Tuesday, June 14, 2005

Sid Meier's Pirates! Revenge of the Remake.

I love pirate games. Arrrrr.

The original Sid Meier’s Pirates! (installed off a 5 ½ inch floppy disk – anyone remember THOSE?), ate up hours of my time back in the late 80s. You sailed the high seas, bore down on treasure-laden ships, bombarded them, then swashbucklingly swung on board and engaged rival captains in dashing duels. You looted, played politics, flirted with lissome lasses, double-crossed greedy Government scum, and made a tidy profit. It was marvelous.

When Pirates! faded away, the Monkey Island games took over. Guybrush Threepwood, my Man! Laugh-out loud humour being the cornerstone, the games featured interesting plots, unforgettable characters (Murray, the talking skull has to be one of the funniest game characters ever.), lovely graphics and interesting puzzles. And of course, lots of Pirate action. Insult Sword Fighting. Unbearable coolness.

Now, it’s back to Sid Meier’s Pirates! Again, and in Technicolor.

The geniuses at Firaxis have, almost unbelievably, retained the EXACT same flavour and fun factor of the original, while adding just a wee bit to the gameplay and generally giving the game a this-century facelift. Does it work? Hoo, boy!

I’ve been playing for hours. Every day. Arrrrrr.

Some of the things you'll do in Pirates! These screens are all from the SAME game.

Simple, addictive gameplay that makes this one of the most accessible games in years. Newbies, this one’s for you. Lovely, colourful graphics and joyful music that makes the Caribbean come alive. It’s so much fun, there ought to be a law.

Ship to ship combat. Sword fighting (non-insult, for Monkey Island faithfuls – this one’s the real thing). Town raids. Treasure Hunting. Ballroom Dancing. Clever trading. All these activities are introduced as deceptively simple mini-games that exist together in a delightfully charming package.

This is a game I can cheerfully recommend to any kind of gamer – casual or hardcore, soldier or strategist, embryo or fossil. You’ll all dig it. God promise.

Available for PC, and shortly for Xbox.

Tuesday, June 7, 2005

The Coming of SPORE

SPORE is generating the most exciting gaming news in a long time. With all the bla about lack of innovation in games, this is poised to mark an evolutionary leap – from both a development and gameplay standpoint.

Visit spore.ea.com and follow the links for more information on what’s getting me all excited.

However, gaming history is rife with games that promised big but failed to deliver on their ambitious bluster. Black and White. Fable. Ultima Online. Neverwinter Nights. Impossible Creatures. Some of these were great games in the end, but the pre-release hype promised a level of innovation that they never reached.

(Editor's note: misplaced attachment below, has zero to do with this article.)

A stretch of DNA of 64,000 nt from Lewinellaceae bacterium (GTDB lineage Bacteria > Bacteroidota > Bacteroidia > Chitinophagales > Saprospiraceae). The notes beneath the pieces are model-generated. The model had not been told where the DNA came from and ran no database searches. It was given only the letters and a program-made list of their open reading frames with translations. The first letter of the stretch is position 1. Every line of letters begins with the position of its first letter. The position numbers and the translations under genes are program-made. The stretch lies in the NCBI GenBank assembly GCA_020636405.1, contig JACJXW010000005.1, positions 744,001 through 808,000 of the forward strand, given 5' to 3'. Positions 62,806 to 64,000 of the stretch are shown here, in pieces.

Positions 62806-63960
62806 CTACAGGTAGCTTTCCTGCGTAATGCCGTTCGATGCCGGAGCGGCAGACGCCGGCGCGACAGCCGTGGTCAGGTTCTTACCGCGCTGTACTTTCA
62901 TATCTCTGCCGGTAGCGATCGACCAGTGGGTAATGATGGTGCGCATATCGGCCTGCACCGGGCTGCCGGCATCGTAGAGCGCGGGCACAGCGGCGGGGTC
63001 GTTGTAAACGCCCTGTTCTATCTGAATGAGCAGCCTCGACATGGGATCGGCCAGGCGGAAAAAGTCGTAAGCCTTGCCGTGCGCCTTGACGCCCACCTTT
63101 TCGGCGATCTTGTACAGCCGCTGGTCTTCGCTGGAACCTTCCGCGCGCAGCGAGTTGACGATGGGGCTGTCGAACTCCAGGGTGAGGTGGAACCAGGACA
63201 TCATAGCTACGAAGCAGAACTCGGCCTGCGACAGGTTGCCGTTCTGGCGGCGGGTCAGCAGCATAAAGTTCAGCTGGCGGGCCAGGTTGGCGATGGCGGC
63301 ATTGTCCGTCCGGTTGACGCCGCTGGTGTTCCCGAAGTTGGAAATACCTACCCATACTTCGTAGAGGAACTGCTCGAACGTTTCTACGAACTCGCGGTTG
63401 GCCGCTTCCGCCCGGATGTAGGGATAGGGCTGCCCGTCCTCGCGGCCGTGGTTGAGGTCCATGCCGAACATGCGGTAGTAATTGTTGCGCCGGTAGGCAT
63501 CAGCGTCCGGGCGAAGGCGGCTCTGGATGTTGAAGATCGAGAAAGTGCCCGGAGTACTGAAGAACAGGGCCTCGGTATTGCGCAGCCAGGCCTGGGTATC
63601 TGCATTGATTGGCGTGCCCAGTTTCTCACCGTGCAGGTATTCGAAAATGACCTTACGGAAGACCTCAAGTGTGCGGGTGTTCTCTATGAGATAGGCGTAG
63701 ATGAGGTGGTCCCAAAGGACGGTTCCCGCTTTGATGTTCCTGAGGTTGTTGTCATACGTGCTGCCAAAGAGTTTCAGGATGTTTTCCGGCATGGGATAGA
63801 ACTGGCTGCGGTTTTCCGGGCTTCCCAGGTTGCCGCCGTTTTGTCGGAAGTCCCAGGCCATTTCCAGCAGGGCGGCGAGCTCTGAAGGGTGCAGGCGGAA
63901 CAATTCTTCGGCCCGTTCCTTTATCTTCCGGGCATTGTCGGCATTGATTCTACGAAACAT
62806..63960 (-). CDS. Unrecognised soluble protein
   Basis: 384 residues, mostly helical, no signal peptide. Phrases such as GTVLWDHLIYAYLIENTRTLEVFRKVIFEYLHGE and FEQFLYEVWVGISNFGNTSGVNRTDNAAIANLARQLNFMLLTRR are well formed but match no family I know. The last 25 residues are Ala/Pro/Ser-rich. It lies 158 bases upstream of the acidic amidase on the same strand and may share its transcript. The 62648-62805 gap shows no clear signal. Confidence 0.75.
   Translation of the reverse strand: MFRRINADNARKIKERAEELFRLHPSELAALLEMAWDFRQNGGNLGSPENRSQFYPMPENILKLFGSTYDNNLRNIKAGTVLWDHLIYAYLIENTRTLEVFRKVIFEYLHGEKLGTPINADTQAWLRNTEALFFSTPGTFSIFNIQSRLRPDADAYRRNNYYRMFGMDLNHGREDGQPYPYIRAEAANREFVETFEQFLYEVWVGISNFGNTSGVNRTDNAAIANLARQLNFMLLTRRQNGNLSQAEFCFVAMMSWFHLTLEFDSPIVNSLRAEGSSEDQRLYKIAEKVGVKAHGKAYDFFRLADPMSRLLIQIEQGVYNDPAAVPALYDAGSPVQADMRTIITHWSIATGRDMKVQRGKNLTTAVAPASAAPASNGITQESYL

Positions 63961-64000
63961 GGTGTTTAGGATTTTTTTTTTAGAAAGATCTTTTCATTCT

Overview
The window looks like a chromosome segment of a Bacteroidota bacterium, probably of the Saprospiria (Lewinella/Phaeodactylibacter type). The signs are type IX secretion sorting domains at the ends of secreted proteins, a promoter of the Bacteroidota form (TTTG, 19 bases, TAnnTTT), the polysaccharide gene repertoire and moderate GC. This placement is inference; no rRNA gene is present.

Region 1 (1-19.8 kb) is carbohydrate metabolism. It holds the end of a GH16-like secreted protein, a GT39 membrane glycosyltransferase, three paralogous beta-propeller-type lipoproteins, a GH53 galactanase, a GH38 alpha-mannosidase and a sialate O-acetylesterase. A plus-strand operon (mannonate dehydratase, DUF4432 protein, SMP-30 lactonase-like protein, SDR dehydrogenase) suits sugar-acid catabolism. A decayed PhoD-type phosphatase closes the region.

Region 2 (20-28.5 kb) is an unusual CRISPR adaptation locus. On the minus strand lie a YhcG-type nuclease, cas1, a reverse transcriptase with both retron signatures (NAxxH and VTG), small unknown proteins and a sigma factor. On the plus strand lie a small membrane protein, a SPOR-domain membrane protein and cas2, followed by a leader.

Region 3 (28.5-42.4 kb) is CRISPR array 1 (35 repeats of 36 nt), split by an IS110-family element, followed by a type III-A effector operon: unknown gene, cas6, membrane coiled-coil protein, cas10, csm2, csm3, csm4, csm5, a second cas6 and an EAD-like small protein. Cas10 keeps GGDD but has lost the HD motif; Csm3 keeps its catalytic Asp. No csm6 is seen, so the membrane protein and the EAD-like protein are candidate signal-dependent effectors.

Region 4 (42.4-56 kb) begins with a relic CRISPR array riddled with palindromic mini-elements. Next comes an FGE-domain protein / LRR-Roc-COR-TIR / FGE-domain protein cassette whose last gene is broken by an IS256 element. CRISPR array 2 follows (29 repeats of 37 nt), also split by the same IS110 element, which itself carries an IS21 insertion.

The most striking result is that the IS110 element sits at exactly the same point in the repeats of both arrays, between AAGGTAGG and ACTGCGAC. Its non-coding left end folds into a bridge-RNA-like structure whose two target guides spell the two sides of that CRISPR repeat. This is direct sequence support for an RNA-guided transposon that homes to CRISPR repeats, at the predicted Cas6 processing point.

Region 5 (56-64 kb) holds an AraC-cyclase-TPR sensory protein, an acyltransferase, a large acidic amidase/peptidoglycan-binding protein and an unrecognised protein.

Here’s hoping Will Wright doesn’t fall prey to his own vision. I want a jaw-dropping SPORE, not a lukewarm one.

Gamers Must Experiment.

I don’t play flight simulators.

I just spent three hours playing a flight simulator. What a blast!

Admittedly, the game was Star Wars : Rogue Squadron, not the most complicated or hardcore of flight sims. However, this fun, action oriented title has got me interested in the genre. I now want to check out other titles, potentially unlocking many hours of fun-filled gaming I would previously never have accessed. I’ve already begun enjoying the peerless Wing Commander, and have my eyes set firmly on Crimson Skies. Hours of blissful gaming entertainment I’d have missed out on if I didn’t give the genre a try.

My point is this – there are too many gamers who are locked on to a particular genre, who will say things like “I don’t play action games, they’re too violent”, or “That medieval role-playing stuff is just too slow for me.”, or “Mario? That’s for Kids. I’m more of a Doom 3 kind of guy.”

More’s the pity.

We’re fortunate enough to have available to us hundreds of amazingly compelling games from various genres and time periods. They’re all worth a try, at the very least.

So here’s my suggestion : this month, apart from your regular gaming schedule, resolve to play a few hours of one game from a genre or time period you don’t normally play. Hey, if you don’t dig, then you can always go back to your staples.

Thursday, June 2, 2005

Indian Gaming Magazines - a lowdown

As a reader of computer gaming magazines since the mid-80s, I can testify to the pleasure of getting your gaming fix from the printed page.

Sure, there are web sites that carry far more comprehensive and customizable gaming content, but there's just something about a good old fashioned magazine ( I can't browse gamespot.com lying on my hammock or sitting on the throne, for instance) that has always found favour with loyal readers. It also helped that the contributing writers to the top magazines were experienced, knowledgeable people who had a knack for putting their wisdom into words that spoke volumes, read easy and sounded witty.